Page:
CSE 373, Summer 2019: FAQ

Frequently Asked Questions

CSE 373 staff email address: cse373-staff@cs.washington.edu


  1. How do I keep Piazza from selling my data?
    Piazza sells your information to companies by default. To opt out, follow these instructions.
  2. I cannot access the CSE GitLab. Can you grant me access?
    Enrolled students automatically get access to the CSE GitLab through their UW Net ID. If you cannot access the CSE GitLab with your UW NetID, email support@cs.washington.edu. (If you registered for the class late, there may be a short delay, so try again after 24 hours; if you still cannot access the CSE GitLab, email support@cs.washington.edu.)


  1. Why did I lose points for Checkstyle when my code passed Checkstyle locally?
    That probably means you did not have Checkstyle set up properly on your machine. Make sure to follow our setup instructions carefully. In particular, many students forget to set Checkstyle to run on test files in addition to regular source files.
  2. Should I worry about warnings in IntelliJ that don't show up as Checkstyle errors?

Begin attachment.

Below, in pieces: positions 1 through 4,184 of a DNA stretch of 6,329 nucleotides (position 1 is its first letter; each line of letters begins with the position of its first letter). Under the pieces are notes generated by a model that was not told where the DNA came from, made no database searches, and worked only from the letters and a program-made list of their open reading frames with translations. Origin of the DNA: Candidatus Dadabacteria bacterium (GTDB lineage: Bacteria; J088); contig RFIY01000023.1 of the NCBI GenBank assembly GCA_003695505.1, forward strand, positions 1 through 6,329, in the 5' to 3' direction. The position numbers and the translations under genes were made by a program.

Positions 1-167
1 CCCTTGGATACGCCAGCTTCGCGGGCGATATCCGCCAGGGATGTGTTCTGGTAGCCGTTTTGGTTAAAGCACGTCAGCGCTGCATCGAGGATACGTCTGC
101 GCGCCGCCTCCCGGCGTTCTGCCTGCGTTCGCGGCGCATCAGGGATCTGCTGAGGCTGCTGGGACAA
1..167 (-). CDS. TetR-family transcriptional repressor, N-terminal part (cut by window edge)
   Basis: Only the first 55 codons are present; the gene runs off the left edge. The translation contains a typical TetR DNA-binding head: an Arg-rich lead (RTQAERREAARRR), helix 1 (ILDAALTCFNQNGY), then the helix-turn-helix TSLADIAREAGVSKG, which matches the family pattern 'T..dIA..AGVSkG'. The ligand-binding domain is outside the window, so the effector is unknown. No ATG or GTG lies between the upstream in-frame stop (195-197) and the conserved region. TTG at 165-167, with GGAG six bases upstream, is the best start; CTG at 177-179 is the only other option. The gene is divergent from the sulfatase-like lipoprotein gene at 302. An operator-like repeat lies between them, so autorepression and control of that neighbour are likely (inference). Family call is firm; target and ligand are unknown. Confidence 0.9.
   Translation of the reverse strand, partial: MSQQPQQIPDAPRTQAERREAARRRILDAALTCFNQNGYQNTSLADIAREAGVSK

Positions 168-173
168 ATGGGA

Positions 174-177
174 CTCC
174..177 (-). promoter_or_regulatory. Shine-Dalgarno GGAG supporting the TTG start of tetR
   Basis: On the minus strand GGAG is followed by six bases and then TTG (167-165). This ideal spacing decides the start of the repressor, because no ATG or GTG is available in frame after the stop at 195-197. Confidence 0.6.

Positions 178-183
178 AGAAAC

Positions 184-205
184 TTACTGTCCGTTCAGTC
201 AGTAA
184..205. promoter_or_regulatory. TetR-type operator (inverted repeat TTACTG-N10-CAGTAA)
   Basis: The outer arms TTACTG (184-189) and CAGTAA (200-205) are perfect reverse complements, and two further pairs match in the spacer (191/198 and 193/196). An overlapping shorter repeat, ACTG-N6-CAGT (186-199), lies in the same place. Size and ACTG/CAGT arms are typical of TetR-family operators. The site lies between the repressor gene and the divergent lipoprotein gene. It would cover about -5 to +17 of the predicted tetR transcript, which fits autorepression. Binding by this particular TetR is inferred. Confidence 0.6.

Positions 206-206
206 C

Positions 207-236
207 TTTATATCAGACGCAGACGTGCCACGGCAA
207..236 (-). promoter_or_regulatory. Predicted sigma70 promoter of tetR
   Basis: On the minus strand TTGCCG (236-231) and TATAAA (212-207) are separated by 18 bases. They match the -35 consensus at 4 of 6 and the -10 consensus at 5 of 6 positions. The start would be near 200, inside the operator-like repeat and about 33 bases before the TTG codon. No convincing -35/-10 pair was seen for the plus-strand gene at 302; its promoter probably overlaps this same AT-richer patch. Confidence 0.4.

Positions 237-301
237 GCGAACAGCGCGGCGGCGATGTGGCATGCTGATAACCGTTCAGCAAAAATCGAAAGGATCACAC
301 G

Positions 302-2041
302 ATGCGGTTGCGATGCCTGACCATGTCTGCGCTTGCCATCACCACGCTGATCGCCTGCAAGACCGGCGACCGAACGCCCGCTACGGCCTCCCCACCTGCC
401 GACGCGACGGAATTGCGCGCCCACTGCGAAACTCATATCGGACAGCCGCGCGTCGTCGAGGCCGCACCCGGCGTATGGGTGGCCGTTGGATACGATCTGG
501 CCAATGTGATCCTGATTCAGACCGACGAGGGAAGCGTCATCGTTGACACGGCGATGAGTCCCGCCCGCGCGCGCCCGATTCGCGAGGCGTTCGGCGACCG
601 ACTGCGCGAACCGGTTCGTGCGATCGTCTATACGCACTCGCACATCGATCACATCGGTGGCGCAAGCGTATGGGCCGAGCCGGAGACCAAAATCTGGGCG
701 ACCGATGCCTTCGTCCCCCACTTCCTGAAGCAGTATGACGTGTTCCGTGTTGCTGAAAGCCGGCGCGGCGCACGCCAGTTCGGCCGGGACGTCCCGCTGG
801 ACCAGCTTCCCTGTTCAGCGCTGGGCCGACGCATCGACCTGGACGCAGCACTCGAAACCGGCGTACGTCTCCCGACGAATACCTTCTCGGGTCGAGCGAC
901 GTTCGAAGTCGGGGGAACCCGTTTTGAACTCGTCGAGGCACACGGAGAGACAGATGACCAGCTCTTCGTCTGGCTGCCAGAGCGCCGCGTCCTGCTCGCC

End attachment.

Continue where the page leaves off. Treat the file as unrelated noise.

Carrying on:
If your code has warnings that do not come in the format of "Checkstyle:some error" and do not show up in the CheckStyle menu at the bottom of IntelliJ then you will not be graded on them. These are likely IntelliJ warnings, and failure to address these should not affect your CheckStyle score.
  3. Why are the GitLab runners being slow?
    Our runners tend to slow down towards assignment due dates, since everyone ends up using them at the same time. Be prepared to wait multiple minutes for your job to get processed. If any of our runners go down for whatever reason, wait times could increase to multiple hours, or jobs may simply never get processed; the only way to avoid this is to start working as early as possible.
  4. How do I make sure my code is correct if the runners aren't working?
    You should be able to run Checkstyle and all of our provided JUnit tests locally. If you didn't modify any of our provided code other than the files you were instructed to modify (or if you remembered to revert any temporary changes you made), your code should compile fine during grading. (If we have any secret tests on the runners, though, you will not be able to run your code against those while the runners are down.)
  5. Why did I lose multiple points for failing a test with a weight of 1?
    The weight of a test is relative to other tests, so the weight is not the exact number of points the test is worth. The formula for project scoring is described in the Project 0 assignment pages.